Monday, January 24, 2011

jwcurry's Messagio Galore Take VII; event report,

MESSAGIO GALORE is an organically thetic examination of the possibilities inherent in the wide range of activities that occur between literature & music (with interpenetrations of each) commonly called “sound poetry”. it approaches the genre as inclusive (encompassing, for instances, chant, optophonetic texts, multilinear narrative, choral works, group improvisation, organized sound effects, concrete & visual poetry, letterpuzzles...) & investigates issues of writing/composing, scoring, transcription, reading, rehearsal, group dynamics, audiencing & &. (jwcurry, from the program introduction)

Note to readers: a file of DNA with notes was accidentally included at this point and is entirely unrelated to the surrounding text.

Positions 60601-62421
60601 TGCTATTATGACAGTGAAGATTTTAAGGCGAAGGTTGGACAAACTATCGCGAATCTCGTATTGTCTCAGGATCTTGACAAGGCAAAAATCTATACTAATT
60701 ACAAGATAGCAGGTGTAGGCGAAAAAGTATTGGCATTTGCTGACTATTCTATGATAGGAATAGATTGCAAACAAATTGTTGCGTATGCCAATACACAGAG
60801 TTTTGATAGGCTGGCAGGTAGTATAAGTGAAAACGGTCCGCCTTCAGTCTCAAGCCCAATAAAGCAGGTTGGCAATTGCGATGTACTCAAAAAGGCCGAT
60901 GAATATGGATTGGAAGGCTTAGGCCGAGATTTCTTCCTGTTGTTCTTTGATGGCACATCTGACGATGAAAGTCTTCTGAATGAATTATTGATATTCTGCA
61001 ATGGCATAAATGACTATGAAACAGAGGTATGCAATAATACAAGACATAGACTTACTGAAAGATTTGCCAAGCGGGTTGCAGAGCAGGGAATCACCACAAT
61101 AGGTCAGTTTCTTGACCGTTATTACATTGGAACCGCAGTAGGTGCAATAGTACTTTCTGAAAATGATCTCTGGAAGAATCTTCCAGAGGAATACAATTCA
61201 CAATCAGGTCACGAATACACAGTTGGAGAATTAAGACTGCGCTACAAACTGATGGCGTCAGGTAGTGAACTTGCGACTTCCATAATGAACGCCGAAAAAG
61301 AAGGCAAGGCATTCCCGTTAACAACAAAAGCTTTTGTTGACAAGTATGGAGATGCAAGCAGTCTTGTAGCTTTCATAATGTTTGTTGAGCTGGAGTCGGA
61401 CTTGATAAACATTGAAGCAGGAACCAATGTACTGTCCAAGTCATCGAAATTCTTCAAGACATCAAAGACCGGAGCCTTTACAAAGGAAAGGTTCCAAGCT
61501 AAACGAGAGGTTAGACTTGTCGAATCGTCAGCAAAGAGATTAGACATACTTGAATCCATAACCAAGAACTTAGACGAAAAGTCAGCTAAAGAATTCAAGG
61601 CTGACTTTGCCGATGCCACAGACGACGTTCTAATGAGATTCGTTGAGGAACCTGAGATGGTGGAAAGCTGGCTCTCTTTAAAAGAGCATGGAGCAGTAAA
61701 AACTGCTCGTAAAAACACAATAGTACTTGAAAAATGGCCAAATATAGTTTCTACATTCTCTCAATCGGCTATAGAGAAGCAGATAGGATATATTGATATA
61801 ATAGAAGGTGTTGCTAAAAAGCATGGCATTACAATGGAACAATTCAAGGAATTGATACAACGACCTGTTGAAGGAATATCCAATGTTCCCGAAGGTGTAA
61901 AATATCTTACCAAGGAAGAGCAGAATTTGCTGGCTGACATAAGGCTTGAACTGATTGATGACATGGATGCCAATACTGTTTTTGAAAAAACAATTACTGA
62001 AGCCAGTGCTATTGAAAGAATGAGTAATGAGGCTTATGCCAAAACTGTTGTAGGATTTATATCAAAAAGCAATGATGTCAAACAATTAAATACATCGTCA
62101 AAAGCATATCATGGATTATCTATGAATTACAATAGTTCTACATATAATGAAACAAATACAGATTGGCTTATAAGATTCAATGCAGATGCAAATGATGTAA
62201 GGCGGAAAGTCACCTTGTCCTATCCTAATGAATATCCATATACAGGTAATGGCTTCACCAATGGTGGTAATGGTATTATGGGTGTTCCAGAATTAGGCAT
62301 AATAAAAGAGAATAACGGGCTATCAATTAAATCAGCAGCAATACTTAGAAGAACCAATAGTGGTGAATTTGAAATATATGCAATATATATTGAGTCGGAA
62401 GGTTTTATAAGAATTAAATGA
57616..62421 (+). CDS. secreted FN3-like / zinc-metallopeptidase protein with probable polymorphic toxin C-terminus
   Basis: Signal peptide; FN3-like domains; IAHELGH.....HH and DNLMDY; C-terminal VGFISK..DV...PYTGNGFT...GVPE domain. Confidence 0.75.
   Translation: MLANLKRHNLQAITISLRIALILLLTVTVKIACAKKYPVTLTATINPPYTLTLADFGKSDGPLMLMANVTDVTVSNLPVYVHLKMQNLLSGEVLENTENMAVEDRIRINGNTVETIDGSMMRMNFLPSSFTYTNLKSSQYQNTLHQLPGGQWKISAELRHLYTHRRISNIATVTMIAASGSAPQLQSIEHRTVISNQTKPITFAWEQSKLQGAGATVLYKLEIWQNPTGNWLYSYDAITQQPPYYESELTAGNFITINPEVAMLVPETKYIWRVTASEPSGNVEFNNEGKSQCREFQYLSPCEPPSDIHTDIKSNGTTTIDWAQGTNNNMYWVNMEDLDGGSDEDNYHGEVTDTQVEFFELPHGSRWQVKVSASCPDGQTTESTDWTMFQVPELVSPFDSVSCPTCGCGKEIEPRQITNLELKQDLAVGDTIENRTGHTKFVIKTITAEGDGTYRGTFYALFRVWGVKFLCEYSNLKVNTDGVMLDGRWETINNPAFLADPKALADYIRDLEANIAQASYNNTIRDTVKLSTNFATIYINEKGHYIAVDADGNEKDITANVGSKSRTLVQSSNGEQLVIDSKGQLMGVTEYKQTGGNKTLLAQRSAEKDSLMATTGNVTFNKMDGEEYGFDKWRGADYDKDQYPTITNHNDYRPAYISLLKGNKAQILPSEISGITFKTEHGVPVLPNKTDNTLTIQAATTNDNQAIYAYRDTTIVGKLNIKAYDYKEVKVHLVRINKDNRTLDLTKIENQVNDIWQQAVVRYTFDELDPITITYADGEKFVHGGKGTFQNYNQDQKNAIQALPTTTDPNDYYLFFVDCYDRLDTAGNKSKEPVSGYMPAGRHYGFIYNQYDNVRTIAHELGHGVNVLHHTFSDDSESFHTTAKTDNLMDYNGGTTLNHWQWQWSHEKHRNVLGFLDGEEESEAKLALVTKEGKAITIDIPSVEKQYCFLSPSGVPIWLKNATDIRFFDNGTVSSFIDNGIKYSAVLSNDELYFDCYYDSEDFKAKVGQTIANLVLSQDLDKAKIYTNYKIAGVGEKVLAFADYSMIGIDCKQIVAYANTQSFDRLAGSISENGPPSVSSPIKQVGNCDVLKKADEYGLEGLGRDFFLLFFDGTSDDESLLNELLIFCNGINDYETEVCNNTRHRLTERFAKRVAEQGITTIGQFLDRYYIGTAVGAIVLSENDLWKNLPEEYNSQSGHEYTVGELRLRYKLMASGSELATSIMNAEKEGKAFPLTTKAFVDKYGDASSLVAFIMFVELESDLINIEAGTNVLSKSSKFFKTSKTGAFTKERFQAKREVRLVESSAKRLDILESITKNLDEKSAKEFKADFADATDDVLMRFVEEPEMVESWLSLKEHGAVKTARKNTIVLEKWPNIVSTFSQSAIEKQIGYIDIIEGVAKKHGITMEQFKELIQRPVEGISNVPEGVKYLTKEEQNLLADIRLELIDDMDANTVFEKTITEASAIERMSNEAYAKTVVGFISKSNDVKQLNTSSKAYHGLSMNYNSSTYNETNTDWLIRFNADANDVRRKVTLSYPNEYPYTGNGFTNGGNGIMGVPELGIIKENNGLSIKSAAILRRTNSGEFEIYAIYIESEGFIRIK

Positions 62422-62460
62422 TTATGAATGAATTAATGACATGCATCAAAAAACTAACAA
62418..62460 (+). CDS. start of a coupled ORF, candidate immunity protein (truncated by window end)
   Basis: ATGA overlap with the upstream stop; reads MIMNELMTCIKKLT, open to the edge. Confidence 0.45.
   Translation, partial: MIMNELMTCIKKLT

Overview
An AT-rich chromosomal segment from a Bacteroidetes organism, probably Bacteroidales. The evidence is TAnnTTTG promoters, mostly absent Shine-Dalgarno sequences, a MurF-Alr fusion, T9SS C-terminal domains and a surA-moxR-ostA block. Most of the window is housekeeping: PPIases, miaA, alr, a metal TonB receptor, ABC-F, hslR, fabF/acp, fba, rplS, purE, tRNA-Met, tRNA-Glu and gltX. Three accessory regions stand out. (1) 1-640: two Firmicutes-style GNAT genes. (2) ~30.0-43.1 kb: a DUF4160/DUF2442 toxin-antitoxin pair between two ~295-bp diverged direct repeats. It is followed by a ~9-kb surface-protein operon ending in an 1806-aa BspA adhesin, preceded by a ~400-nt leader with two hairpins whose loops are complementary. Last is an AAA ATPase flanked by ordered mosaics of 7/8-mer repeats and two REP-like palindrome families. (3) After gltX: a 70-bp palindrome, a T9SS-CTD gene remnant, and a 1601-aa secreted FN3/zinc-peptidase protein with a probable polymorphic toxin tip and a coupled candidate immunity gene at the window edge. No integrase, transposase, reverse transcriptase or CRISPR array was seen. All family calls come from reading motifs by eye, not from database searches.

On Sunday, January 23, 2011, jwcurry produced the seventh in his series of “Messagio Galore” performances, again at the Ottawa City Hall Art Gallery, promoted as “an evening of sound poetry (& similar) focussing on extended works & miniatures featuring the voices of jwcurry, Lesley Marshall, Christine McNair, Alastair Larwill, Grant Wilkins, reading work by Antonin Artaud, Robert Ashley, bob cobbing, jwcurry, don sylvester houéard, Ernst Jandl, Alastair Larwill, Sam Loyd, Franz Mon, bpNichol, Michèle Provost, Rob Read, Tomahawk, Richard Truhlar, Frank Zappa.” For a number of years now, jwcurry has been developing a series of multi-vocal pieces and performances, with multi-voice sound works composed and/or performed with Gary Barwin, Max Middle, Jennifer Books, Rob Read, Maria Erskine, Stuart Ross and Richard Truhlar. More recently, he's been working more specifically on works/performances favouring larger groups, of four, five and six, as opposed to duos and trios. For this, his seventh version of “Messagio,” the group has been rehearsing together for nearly a year, starting regular practices back in April, 2010 (with Lesley Marshall replacing Montreal-bound Sheena Mordasiewicz in November), and even performing with Rob Read and Gustave Morin in Poplar Hill, Ontario during the August long weekend, and again, for Sandra Ridley's Carleton University poetry workshop in November. As curry writes in the program about the series of “Messagios”: